Tech Unemployment Hit 2.9 Percent in November

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Tech unemployment hit 2.9 percent in November, suggesting that the market for technology professionals remains strong.

That number also represents a noticeable year-over-year decline; in November 2015, the tech unemployment rate stood at 3.4 percent, according to the U.S. Bureau of Labor Statistics (BLS), which produces the data every month.

The unemployment rate for the general economy hit 4.6 percent in November, the lowest level since August 2007.

Of course, the unemployment rates for various tech professions swing throughout the year; computer-support specialists, for instance, saw their unemployment increase from 1.20 percent to 4 percent between the second and third quarters of 2016. That seasonal flux makes it especially important to focus on year-over-year unemployment rates as an industry barometer, as opposed to month-over-month or quarter-over-quarter.

The unemployment rate isn’t the only good economic news for tech professionals. A recent Dice analysis of BLS data suggested that voluntary quits among tech pros averaged 560,250 per month for the first eight months of 2016. That’s a significant increase over the same period in 2015, when voluntary quits averaged 507,875 per month.

In the minds of most economists, a higher level of voluntary quits means that more professionals, confident that they can quickly land a new position, are quitting their jobs in search of better opportunities.

Although nobody can predict the future, low unemployment, combined with this elevated rate of voluntary quits, hints that the market for tech professionals may very well remain robust through the beginning of next year. That being said, a recent Dice survey found that 68 percent of hiring managers anticipate an elevated level of tech-related hiring in 2017—a robust number, but also a 10-point drop from the same survey a year ago. There’s always the potential for a market to cool off, in other words.

With that in mind, it pays for everyone to continue polishing his or her skills—at the very least, you never know when a new, interesting opportunity might arise.

Image Credit: iJeab/Shutterstock.com

Comments

5 Responses to “Tech Unemployment Hit 2.9 Percent in November”

December 08, 2016 at 9:49 am, livinDream said:

My voluntary quit was due to the contract company telling me my wages were being cut by 50%! I had excellent performance reviews with raises for the four years I was on the job. I could get a less difficult job for that amount of money and not feel I was giving my education away. This voluntary quit caused hardship–the same as a 50% pay cut. It put me back on unemployment. I received most of my tech degree with a Pell grant! Corporations are manipulating shareholder value by contracting the majority of their labor. Contract companies are in control of wages due to this and are taking full advantage. Now add H-1B abuse…the U.S. government needs to wake up!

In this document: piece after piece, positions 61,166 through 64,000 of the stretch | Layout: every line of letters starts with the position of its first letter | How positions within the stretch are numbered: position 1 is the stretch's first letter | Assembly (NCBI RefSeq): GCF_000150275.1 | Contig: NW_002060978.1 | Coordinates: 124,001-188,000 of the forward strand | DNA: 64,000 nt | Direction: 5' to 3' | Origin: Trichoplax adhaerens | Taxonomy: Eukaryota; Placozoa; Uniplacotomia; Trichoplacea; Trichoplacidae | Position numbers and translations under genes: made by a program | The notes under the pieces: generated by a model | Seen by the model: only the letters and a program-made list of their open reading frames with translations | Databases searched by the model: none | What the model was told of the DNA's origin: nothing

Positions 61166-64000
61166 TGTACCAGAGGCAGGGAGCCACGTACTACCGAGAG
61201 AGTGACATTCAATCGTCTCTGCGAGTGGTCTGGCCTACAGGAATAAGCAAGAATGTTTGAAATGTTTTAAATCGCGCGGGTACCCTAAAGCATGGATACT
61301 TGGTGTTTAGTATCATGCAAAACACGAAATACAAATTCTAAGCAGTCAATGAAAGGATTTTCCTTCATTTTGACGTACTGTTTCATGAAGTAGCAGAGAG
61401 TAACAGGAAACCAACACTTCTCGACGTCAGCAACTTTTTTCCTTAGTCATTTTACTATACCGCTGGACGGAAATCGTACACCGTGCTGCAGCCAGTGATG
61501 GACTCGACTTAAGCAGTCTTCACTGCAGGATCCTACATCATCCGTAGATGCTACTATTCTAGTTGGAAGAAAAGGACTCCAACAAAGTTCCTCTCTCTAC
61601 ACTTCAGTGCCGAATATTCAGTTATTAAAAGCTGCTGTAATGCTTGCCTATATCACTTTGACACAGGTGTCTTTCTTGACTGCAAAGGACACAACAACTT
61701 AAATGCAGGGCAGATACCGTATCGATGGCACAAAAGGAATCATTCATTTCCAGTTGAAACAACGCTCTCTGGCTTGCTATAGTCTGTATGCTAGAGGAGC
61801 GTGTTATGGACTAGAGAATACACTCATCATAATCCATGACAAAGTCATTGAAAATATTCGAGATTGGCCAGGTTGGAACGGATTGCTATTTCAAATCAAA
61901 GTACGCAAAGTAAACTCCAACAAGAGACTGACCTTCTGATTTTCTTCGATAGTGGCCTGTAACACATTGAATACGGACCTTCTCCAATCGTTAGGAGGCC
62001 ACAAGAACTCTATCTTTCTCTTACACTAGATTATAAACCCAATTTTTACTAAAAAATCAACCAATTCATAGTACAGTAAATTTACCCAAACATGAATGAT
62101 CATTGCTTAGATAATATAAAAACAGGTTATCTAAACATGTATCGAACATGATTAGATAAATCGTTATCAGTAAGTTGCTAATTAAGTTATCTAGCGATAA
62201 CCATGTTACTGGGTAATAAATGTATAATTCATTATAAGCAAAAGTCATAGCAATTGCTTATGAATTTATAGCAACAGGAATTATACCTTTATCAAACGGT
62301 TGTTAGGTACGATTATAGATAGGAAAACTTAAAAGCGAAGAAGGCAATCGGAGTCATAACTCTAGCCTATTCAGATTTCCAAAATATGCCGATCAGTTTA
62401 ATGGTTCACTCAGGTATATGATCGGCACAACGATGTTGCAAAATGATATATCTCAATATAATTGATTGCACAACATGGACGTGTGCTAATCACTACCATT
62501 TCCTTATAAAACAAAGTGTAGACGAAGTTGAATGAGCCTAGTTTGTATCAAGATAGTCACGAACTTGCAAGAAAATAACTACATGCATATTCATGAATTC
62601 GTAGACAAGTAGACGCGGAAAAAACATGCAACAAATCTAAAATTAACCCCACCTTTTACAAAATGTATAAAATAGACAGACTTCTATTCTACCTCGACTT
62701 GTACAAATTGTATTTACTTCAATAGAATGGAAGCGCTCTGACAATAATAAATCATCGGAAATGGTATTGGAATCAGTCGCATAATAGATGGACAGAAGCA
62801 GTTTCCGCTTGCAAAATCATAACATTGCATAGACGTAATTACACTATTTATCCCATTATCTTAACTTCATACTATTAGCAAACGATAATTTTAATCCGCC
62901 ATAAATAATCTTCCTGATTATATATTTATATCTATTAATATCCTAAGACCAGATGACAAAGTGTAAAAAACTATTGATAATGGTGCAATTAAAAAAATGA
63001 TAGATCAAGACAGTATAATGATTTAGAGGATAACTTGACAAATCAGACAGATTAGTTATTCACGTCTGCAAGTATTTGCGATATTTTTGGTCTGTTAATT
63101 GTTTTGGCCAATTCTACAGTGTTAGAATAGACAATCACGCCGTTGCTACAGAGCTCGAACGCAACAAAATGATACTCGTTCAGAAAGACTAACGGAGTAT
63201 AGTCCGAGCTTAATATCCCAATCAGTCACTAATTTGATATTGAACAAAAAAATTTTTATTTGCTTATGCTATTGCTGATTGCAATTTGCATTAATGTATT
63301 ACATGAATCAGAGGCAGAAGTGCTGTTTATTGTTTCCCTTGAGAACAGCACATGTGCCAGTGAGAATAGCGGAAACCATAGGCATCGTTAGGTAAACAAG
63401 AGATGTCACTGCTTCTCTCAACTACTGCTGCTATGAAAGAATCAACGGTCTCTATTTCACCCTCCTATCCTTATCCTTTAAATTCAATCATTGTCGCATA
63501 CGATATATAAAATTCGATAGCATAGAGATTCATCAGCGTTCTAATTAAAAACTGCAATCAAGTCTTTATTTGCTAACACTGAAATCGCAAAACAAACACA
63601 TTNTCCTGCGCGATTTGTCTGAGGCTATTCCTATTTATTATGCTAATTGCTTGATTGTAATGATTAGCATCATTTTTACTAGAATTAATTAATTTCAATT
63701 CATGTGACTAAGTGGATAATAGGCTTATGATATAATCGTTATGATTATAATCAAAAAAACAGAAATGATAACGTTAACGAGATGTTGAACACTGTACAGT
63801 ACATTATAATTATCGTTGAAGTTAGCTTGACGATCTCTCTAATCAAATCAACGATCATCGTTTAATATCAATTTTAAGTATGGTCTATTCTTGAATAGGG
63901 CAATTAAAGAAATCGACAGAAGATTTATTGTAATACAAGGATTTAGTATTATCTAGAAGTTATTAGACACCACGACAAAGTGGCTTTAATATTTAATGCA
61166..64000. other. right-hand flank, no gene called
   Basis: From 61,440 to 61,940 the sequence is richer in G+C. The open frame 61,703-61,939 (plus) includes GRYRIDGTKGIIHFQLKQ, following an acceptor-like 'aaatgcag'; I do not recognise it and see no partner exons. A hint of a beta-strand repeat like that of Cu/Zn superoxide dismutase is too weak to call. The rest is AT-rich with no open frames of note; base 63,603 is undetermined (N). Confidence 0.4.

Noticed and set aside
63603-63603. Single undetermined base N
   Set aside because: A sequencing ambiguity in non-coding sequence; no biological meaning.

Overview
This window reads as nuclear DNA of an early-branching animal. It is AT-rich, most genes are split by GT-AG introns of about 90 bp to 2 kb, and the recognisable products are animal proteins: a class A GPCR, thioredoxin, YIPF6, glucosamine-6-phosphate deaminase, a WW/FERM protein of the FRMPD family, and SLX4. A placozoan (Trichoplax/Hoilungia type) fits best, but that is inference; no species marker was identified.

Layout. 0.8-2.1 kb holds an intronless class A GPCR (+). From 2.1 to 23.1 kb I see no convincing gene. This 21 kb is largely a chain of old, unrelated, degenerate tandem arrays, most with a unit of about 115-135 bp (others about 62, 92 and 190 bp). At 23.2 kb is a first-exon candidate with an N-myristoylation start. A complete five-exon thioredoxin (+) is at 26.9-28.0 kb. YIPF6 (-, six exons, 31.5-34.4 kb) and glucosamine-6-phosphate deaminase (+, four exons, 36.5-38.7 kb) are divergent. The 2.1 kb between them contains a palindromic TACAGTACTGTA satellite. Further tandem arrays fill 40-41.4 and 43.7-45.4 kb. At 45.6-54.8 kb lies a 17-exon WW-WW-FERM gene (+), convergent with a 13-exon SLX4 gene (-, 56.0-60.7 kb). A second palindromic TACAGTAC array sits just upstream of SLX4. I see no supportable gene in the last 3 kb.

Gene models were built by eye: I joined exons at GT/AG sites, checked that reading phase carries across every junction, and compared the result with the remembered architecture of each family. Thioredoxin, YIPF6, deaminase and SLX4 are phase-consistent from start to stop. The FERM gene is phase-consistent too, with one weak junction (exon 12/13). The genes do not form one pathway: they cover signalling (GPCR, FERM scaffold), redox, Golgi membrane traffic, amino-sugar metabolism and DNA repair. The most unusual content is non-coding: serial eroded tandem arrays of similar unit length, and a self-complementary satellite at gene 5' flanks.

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December 12, 2016 at 4:04 pm, Lindus said:

Yes, whenever I read these I wonder how many uncounted people are in the shadows. All the developers and programmers who got laid off 2+ years ago, are they included in these numbers? I don’t think so… And don’t get me started on the H1-B abuse…

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December 12, 2016 at 6:04 pm, Wea said:

Well, I am unemployed same way. Except I am a US citizen, I have worked for Agency for 13 years. I have earned a MSCS degree from the abet accredited University.
What I can do if the employer and HR do not care about productivity but rather they care for Lot4Less discount store.

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December 16, 2016 at 11:59 pm, Dewey said:

I would agree with all these posts. The tech sector has been and will continue to be abused in this manner until we can find a solution or the laws can be changed. I have stated for years the employment agencies need to be banned. It is legalized prostitution of the tech employees – it doesn’t matter if they have many, many certifications or an ABET Masters we are all abused by these agencies. Nothing forces the corporations to hire the employees providing the true compensation and benefits we deserve and have earned. I hate to say, but if the laws won’t be enacted, then maybe unionizing may be the only solution and I truly hate the idea and yes, I know all the negatives associated with this. The tech sector is being treated like a trade more and more every day. What other way is there to fix this? We can’t continue being pipped out losing almost half our wages and benefits to our our the employment agencies. This has happen to me twice on my life in two very different states, and it doesn’t seem to be going away. I’m referring to employment agencies having a position available which you must take while on unemployment. Then you are nearly stuck. No time for interviews, or studying, crappy benefits, no raises for years on end while the pimp sits back a counts your earnings and the actual employer (where assigned) is in no danger of worrying about higher unemployment insurance should they need to lay you off. Good for everyone except you.

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December 29, 2016 at 8:26 pm, livinDream said:

I agree unionizing seems to be the only way to control the tech pimps. The pendulum has swung the other way. Too bad both sides couldn’t just stay honest.

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